"These poor people, " my friend commiserated. "I feel so sorry for them, trapped in bodies that don't respond, with minds that are deteriorating, and then having to live in a place like this," she said as she swept her hand in front of her, indicating the sprawling nursing home before us.
"If I ever get to the point where I can't function independently, I think I'd just rather not live. What kind of quality of life can that be?" she wondered as we pressed the security button and waited to be buzzed in.
We made our way to the activity room, a sunny oasis with large windows and cheerful pastels on the wall and the furniture.
Aged men laughed heartily around one table as their game of dominoes took an unexpected turn. Another woman with wispy white hair and a toothless smile nodded and hummed to a melody heard only by her, even tapping her bent fingers on the armrest of her wheelchair.
A man who sat alone in his wheelchair nodded pleasantly as we walked past and answered animatedly in syllables unattached to any meaning after I asked him how he was doing.
A group of women, some of whom we had seen before, congregated around a large table near the middle, huddling close as they talked over something intently.
My friend and I set about our work of visiting and distributing some fruit to those in the activity room. One of the aides stopped by our table. "Good to see you two this morning, " she greeted us.
Muted cries that sounded like weeping came to us from the large table of women in the center.
"Is everything OK with them?" I asked her.
"Yes, bless their hearts. Paulita's husband, who usually visits her everyday, had a small stroke and is recovering in the hospital. Her family and all of the staff explain this to her everyday, but she forgets and wakes up in the morning thinking that he has died. It takes a lot of convincing to get her to understand that, and then she wakes up having to go through the whole process again.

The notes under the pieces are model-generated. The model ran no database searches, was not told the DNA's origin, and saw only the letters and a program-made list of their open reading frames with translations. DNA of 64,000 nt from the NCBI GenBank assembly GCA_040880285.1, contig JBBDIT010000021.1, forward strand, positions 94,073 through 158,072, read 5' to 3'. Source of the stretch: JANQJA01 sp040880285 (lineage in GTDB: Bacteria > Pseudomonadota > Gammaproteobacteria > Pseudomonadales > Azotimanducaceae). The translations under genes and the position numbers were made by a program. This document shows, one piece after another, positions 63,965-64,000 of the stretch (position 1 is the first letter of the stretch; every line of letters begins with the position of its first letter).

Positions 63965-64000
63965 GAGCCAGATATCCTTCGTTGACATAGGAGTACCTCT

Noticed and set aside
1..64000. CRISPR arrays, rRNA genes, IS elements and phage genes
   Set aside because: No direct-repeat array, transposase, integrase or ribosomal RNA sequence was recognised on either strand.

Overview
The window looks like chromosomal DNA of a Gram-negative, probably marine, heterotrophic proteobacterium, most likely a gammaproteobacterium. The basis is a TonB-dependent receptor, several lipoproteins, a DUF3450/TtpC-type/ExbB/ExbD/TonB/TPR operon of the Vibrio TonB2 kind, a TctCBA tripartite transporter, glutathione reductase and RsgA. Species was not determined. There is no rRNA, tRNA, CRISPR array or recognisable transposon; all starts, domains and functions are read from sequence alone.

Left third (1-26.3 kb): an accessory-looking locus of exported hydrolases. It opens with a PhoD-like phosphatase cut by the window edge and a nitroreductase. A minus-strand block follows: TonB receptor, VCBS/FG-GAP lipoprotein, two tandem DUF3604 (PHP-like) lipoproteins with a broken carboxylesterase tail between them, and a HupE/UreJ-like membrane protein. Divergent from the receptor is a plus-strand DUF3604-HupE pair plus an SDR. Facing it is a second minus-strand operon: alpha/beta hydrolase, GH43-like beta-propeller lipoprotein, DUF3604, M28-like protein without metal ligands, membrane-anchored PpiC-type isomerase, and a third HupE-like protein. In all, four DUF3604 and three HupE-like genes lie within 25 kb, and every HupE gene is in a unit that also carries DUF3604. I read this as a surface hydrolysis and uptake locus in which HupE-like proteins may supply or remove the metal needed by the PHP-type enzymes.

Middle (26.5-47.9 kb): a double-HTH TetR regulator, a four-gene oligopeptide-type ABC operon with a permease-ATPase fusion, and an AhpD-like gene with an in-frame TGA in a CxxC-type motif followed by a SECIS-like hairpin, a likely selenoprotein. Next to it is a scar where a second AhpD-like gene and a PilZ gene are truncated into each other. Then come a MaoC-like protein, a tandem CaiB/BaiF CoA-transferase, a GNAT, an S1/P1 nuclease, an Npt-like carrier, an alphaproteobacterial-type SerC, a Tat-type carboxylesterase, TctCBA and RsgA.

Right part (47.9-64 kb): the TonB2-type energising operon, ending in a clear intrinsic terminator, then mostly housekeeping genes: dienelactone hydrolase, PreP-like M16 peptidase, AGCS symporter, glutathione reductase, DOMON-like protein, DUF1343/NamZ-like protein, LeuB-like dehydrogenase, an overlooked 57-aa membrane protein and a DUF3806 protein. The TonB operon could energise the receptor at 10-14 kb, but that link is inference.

I inched closer, not wanting to intrude, but to see if perhaps there was a way I could be of help.
Paulita wept openly, her hand over her heart, as if to hold the beating organ together.
A plump woman known as the Singing Lady for her penchant for loudly singing corridos from the 1940's patted Paulita's hand and sang a slow little tune to her.
A slight woman in a wheelchair, Sofia, appeared to lose interest with the goings on and slowly pushed herself in her chair down the hall, back to her room.
My friend came up to me and whispered, "I don't know how she's pushing herself in the wheelchair- she's got arthritis really bad in her hands and shoulders. I guess she got tired, though. She doesn't really talk anymore, so it's hard to tell." I noticed her fingers were contorted into unnatural positions as she slowly disappeared out the door.
The other ladies continued their comforting of Paulita, patting her and consoling her, sometimes with real words and sometimes with just sounds. Although a number of them could not remember their own family members, empathy and compassion were deeply embedded and well lived.
Paulita was calming down though her pink- cheeked face was wet with tears. She sniffled and smiled a bit as we passed out the last of our fruit.
I noticed Sofia slowly pushing herself back into the activity room. An aide went over to see if she needed help, but Sofia waved her away.
She alternated from one large wheel to the next, making her course somewhat crooked, and it was evident from her expression that each push hurt. Still, she pointed her chair to Paulita's table and arrived just as we packed up the last of our stuff.
Paulita watched as Sofia painstakingly pulled the wheelchair up beside her. Without a word, Sofia drew something from her lap and handed it to Paulita. It was a box of Kleenex.
When Paulita hesitated, Sofia pulled one out and gently dabbed Paulita's cheeks. As carefully as if the upset woman had been one her own children, Sofia finished swabbing Paulita's cheeks, then kissed her own life worn hand, pressed that palm into Paulita's forehead and patted it. She smiled at Paulita as she slowly turned her wheelchair around to head back down the hall to her room.
Quality of life, indeed.